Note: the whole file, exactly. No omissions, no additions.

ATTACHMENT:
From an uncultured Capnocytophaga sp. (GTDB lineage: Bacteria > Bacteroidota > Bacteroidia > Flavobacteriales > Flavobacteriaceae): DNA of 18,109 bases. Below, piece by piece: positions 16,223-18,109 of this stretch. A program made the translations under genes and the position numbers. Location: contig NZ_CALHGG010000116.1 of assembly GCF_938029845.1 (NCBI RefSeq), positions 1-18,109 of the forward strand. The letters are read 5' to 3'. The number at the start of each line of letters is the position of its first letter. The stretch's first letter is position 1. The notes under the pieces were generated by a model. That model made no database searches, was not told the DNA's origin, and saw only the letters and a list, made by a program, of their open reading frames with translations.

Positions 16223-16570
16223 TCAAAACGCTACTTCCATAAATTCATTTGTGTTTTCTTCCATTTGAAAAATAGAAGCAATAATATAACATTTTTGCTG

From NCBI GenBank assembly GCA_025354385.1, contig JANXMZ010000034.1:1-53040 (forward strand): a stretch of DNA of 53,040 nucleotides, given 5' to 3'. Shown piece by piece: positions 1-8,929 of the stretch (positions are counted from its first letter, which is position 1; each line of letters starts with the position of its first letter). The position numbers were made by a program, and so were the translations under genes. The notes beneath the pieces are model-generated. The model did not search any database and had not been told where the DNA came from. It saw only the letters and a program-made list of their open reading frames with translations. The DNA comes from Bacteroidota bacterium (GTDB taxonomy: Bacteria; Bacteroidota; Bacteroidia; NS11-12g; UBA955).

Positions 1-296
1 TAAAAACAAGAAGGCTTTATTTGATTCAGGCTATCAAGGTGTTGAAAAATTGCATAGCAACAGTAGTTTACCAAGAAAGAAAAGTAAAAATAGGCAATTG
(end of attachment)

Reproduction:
From an uncultured Capnocytophaga sp. (GTDB lineage: Bacteria > Bacteroidota > Bacteroidia > Flavobacteriales > Flavobacteriaceae): DNA of 18,109 bases. Below, piece by piece: positions 16,223-18,109 of this stretch. A program made the translations under genes and the position numbers. Location: contig NZ_CALHGG010000116.1 of assembly GCF_938029845.1 (NCBI RefSeq), positions 1-18,109 of the forward strand. The letters are read 5' to 3'. The number at the start of each line of letters is the position of its first letter. The stretch's first letter is position 1. The notes under the pieces were generated by a model. That model made no database searches, was not told the DNA's origin, and saw only the letters and a list, made by a program, of their open reading frames with translations.

Positions 16223-16570
16223 TCAAAACGCTACTTCCATAAATTCATTTGTGTTTTCTTCCATTTGAAAAATAGAAGCAATAATATAACATTTTTGCTG

From NCBI GenBank assembly GCA_025354385.1, contig JANXMZ010000034.1:1-53040 (forward strand): a stretch of DNA of 53,040 nucleotides, given 5' to 3'. Shown piece by piece: positions 1-8,929 of the stretch (positions are counted from its first letter, which is position 1; each line of letters starts with the position of its first letter). The position numbers were made by a program, and so were the translations under genes. The notes beneath the pieces are model-generated. The model did not search any database and had not been told where the DNA came from. It saw only the letters and a program-made list of their open reading frames with translations. The DNA comes from Bacteroidota bacterium (GTDB taxonomy: Bacteria; Bacteroidota; Bacteroidia; NS11-12g; UBA955).

Positions 1-296
1 TAAAAACAAGAAGGCTTTATTTGATTCAGGCTATCAAGGTGTTGAAAAATTGCATAGCAACAGTAGTTTACCAAGAAAGAAAAGTAAAAATAGGCAATTG